Thursday, August 05, 2010
The carrot or the stick?
Oh, yeah, babe, a chocolate keyboard like the one here is EXACTLY what will make me BICHOK (butt in chair, hands on keyboard.)
On the other hand, I might be eating the keys instead of pounding them. So, hmh, that sounds like a less than optimum solution there.
While the spectre of breach of contract and being sued by a major publisher will get me to the keyboard every time, it doesn't make the creative juices flow or inspire me to whistle while I work. I wind up with the exact same work attitude as the recalcitrant old mule who has been dragged to the field only to sit down on his haunches, refusing to budge.
More positive motivations, the aforementioned carrot (or more aptly put for writers, the Hershey bar)?
Reading a good book: Almost nothing inspires me more than reading a book that moves me, a story that makes me see writing done right. Recently I read THE HUNGER GAMES at near gunpoint (yes, there are only two other people in the world that haven't read it), and despite my hesitation about the premise, I read it in one gulp and came away in awe. How had Suzanne Collins hooked me, a cynical writer-type who is past jaded? It excited me and made me want to polish up my own tricks.
Reading an awful book: This is the "almost nothing more" situation -- the only thing that inspires me to write more than a good book is a bad one. I read a bit of it, bang it against my forehead, read a few more pages, bang my head again ... and I think, "Self, you could write a better story than this. You HAVE written a better story than this." It sends me straight to the computer to prove to the world and to myself that I can and will write a better story.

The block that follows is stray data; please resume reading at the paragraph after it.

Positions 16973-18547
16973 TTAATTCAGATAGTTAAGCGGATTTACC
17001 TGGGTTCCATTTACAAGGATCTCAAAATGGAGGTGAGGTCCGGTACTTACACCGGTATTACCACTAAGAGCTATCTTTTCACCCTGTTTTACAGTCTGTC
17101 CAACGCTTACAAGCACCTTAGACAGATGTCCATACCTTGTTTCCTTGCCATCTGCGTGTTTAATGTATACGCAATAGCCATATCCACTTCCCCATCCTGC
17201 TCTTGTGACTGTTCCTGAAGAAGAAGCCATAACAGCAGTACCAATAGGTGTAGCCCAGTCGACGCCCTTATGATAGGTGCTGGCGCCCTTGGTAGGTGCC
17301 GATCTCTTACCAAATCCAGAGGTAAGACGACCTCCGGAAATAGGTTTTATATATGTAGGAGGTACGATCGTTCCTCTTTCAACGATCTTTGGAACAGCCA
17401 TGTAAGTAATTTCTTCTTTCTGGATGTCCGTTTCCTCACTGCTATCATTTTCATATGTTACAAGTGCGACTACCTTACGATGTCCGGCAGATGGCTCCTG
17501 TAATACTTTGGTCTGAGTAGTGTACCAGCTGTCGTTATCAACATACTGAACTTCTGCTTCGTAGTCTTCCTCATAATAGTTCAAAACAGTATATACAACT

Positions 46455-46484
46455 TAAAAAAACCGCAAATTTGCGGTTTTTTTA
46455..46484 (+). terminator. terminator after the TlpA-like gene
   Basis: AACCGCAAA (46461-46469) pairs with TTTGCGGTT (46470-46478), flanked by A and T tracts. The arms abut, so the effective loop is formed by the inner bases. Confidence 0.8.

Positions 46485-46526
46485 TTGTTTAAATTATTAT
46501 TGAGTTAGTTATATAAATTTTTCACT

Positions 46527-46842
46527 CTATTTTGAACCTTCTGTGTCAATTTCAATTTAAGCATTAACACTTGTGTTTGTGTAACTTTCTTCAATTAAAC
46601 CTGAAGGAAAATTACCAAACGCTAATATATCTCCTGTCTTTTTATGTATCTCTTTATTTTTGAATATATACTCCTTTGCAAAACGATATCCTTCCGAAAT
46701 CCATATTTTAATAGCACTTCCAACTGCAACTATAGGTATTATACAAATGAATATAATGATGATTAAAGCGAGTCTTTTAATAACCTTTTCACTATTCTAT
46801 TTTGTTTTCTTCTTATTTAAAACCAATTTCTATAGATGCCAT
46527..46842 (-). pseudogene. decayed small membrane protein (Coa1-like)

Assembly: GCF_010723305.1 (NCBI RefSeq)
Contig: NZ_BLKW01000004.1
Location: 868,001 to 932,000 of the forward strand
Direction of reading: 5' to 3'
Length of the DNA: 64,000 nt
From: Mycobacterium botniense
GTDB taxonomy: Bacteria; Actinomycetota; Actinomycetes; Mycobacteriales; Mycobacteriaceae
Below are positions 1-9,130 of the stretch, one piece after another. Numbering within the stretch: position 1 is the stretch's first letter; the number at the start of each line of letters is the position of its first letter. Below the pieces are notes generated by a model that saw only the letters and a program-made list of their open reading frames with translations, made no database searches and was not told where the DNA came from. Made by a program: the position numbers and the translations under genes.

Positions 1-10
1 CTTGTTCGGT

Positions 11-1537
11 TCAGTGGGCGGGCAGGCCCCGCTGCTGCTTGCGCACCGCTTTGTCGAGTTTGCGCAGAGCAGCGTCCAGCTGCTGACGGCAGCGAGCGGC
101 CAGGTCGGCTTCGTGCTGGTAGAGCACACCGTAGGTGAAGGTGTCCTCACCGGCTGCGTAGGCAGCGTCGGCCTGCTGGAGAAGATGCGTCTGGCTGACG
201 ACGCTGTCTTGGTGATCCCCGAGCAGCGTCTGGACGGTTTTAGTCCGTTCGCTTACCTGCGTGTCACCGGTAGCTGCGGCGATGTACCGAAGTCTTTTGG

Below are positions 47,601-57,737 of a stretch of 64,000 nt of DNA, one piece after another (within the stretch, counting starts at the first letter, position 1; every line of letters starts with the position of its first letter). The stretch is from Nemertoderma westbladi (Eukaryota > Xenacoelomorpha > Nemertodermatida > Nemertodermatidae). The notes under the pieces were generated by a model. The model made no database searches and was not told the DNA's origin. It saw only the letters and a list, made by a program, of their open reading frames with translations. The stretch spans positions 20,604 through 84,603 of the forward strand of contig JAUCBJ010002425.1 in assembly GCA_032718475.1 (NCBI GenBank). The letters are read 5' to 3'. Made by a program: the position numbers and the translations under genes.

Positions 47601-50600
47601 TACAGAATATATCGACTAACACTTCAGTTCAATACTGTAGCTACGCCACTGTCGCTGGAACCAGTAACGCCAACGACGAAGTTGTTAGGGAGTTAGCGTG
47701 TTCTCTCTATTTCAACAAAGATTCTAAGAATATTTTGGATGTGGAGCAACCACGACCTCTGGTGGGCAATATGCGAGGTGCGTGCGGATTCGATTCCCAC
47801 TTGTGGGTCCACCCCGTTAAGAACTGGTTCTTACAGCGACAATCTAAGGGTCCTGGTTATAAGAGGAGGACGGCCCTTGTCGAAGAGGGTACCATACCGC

(I feel at this point the urge to insert this caveat: I am fully aware that readers have used my very own books as aforementioned inspiration. Not all readers like all books, and as a published author, I can admit that not every book an author writes is one she is completely proud of. Sometimes it's just a miss, but I've done my best, my editor says it's approved, and so I cash the advance check anyway.)
Talking about writing: For me, whenever I get a chance to run my mouth about writing, I come away enthusiastic and pumped up, like a runner in a athletic shoe shop. With other writers, I feel understood and not like a long lost puppy who's really a kitty and doesn't know it. So writing conferences, writers groups, or just a bunch of writers meeting for a cup of coffee can serve to get me revived on writing.
Paying it forward: Helping newbie writers always reminds me why I fell in love with writing in the first place. I think it's sort of like how parents view the world through the eyes of their children -- yeah, they see the mistakes that can be made and the foolish ideas, but they also see the innocence, the joie de vivre, the excitement that they too experienced in a past lifetime.
Published authors have to be really careful not to sound like they have the market cornered on the Gospel Truth of Getting Published (because we don't) and they have to remember that their first obligation is to their families and their legal binding contracts (BREACH OF CONTRACT! AAACK! Away from me!)
But we can still pay it forward in small ways -- in random acts of kindness. Because really, when we're paying it forward, we're refilling our own motivation tank -- or at least I am.